Monday, February 20, 2017

The Houses of Parliament

Ah, now back to the sanity of the National Gallery of Art.

Claude Monet, "The Houses of Parliament, Sunset", 1903, oil on canvas at the National Gallery of Art.

UPDATE: #NotMyPresidentsDay rally this afternoon from 2-4 p.m. at Dupont Circle in Washington, D.C.!

Sunday, February 19, 2017

D.C. Police

These people certainly have been busy and will remain busy for days and weeks to come protecting protesters as well as helping to maintain law and order.

Saturday, February 18, 2017


"Because impeachment and conviction of officials involves an overturning of the normal Constitutional procedures by which individuals achieve high office (election, ratification, or appointment) and because it generally requires a supermajority, it is usually only reserved for those deemed to have committed serious abuses of their office. In the United States, for example, impeachment at the Federal level is reserved for those who may have committed "high crimes and misdemeanors". Several Federal officials, including two Presidents (Andrew Johnson and Bill Clinton, who were both acquitted) and several judges, have been impeached over the course of US history. US President Richard Nixon resigned before Watergate scandal impeachment proceedings could begin." ~ Wikipedia

Given the rules for impeachment, I figure it's much more likely that Trump will be forced to resign before the 2018 mid-term elections. After the mid-term elections. . . who knows? As a lawyer friend of mine likes to say, "stay tuned". :-)

Friday, February 17, 2017


After gathering at the White House to protest the President's executive order. . .

the crowd began marching toward the Trump Hotel (below right) and finally to the Capitol.

Thursday, February 16, 2017

Executive Order

Are you ready for a brief break from all the lovely art works at the National Gallery? No? Well, I can't say I blame you. I find solace these days in the art galleries around the Capitol city. All the same, I feel it my duty to share these photos of the demonstration that erupted next to the White House shortly after the President's executive order was issued banning persons from seven countries from entering the United States. Having read that a protest was in progress, I naturally jumped on my bike (faster than public transit!) and was there within half an hour. I would have been there faster had I not run into a couple of road blocks set up by the United States Secret Service to protect those inside the White House.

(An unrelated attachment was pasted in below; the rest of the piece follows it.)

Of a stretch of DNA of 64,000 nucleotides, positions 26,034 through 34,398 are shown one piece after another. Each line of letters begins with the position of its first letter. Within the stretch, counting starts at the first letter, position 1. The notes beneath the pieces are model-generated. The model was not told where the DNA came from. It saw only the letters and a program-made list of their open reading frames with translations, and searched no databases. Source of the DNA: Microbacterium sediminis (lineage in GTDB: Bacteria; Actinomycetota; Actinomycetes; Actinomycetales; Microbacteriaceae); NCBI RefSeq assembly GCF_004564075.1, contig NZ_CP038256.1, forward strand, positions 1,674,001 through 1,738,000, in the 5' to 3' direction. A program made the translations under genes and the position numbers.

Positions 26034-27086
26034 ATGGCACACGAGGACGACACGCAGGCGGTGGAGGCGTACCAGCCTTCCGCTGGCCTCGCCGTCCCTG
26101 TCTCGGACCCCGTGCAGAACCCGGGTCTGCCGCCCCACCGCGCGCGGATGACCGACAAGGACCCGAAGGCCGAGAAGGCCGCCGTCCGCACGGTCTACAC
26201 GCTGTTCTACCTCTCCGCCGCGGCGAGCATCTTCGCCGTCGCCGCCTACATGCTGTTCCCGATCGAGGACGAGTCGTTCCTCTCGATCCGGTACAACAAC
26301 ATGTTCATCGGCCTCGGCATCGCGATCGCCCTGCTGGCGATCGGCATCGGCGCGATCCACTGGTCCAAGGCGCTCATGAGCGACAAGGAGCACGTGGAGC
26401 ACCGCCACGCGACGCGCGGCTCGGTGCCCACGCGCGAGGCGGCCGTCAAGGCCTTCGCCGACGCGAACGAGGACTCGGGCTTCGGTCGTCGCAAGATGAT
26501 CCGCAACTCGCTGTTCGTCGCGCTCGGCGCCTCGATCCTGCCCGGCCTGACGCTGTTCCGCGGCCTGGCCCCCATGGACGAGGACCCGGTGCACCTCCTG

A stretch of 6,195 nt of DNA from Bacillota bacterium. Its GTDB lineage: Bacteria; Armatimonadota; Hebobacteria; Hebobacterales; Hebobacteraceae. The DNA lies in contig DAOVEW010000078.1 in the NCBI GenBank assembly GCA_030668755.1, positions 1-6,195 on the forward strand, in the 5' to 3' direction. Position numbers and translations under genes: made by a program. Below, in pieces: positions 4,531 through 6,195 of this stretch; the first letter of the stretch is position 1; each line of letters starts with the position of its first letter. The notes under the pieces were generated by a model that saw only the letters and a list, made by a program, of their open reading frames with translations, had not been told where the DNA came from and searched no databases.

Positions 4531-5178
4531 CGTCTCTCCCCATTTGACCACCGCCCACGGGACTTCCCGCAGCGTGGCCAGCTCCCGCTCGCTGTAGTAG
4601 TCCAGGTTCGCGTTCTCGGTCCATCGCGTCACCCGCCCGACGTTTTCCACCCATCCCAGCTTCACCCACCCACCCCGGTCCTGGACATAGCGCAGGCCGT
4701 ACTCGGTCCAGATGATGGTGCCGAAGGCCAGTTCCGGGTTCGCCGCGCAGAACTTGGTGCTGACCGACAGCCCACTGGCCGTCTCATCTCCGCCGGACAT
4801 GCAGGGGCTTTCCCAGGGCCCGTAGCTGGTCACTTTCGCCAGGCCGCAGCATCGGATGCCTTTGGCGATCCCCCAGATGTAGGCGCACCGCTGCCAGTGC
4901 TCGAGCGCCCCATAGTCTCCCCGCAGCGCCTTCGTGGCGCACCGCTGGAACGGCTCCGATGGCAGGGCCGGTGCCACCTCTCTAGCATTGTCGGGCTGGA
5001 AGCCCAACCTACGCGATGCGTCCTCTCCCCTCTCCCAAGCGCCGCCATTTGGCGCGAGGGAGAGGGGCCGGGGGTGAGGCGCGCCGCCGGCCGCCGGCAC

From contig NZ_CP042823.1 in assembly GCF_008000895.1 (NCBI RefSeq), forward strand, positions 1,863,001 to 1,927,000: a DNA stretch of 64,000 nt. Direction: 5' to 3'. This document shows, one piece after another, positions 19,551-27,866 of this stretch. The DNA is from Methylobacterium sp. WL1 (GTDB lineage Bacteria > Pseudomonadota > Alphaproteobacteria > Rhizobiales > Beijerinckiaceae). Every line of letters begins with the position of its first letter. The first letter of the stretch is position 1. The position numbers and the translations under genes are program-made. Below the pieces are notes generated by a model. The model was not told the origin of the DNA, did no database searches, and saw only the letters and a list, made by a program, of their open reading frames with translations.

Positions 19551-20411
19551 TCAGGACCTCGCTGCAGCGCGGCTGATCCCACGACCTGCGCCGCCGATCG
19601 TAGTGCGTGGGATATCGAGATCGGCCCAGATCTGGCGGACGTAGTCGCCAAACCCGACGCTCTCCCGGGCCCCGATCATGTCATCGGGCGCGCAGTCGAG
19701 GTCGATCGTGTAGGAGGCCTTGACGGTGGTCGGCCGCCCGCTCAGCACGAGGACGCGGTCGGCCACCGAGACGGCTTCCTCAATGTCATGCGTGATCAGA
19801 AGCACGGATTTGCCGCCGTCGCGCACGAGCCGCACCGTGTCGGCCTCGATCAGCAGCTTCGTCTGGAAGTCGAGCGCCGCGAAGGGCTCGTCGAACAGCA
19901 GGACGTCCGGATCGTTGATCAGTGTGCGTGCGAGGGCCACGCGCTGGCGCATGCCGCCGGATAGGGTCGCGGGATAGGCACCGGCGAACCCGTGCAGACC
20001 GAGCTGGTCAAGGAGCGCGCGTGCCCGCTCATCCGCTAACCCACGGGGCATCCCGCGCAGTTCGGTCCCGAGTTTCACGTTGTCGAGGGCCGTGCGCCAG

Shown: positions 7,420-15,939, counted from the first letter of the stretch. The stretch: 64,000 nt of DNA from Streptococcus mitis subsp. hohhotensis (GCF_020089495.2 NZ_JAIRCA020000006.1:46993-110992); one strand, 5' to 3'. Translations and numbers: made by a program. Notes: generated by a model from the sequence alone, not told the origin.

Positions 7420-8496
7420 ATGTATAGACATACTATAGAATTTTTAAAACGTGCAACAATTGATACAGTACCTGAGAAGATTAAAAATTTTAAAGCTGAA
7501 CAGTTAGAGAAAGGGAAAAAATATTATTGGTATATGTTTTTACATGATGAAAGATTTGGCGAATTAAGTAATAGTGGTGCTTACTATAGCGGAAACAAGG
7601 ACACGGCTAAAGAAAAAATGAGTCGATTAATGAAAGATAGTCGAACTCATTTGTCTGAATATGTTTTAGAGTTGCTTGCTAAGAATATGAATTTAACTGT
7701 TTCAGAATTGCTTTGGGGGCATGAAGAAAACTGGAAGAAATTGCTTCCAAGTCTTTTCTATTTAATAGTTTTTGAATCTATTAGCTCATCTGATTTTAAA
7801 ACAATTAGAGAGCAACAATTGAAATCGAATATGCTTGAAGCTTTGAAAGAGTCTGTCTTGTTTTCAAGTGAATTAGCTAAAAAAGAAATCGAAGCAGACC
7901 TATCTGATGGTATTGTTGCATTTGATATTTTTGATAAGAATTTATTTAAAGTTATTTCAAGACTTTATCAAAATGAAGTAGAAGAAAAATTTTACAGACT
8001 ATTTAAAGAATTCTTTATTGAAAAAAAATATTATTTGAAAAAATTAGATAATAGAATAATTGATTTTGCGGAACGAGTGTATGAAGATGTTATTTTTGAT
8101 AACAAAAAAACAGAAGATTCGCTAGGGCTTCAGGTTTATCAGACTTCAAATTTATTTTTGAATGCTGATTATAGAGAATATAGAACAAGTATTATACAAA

By now, I'm sure you've read that the ban has been temporarily rolled back and that there have been other more limited court actions that have stymied the President's plans. You need to know that opposition to the order has been both vigorous and tireless. More protests are planned as in the forth coming Tax March, the March for Science AND the Climate March. I plan to cover as many of them as I can while at the same time making a living. :-)

Wednesday, February 15, 2017

Mountains at Coullioure

André Durain, "Mountains at Coullioure", 1905, oil on canvas at the National Gallery of Art.

André Derain was a French artist, painter, sculptor and co-founder of Fauvism with Henri Matisse.

"Fauvism is the style of les Fauves (French for "the wild beasts"), a loose group of early twentieth-century modern artists whose works emphasized painterly qualities and strong color over the representational or realistic values retained by Impressionism." ~ Wikipedia

Tuesday, February 14, 2017

Woman in a Striped Dress

Édouard Vuillard, "Woman in a Striped Dress", 1895, oil on canvas, at the National Gallery of Art.

Jean-Édouard Vuillard was a French painter and printmaker associated with the Nabis, a group of Post-Impressionist avant-garde artists who set the pace for fine arts and graphic arts in France in the 1890s. ~ Wikipedia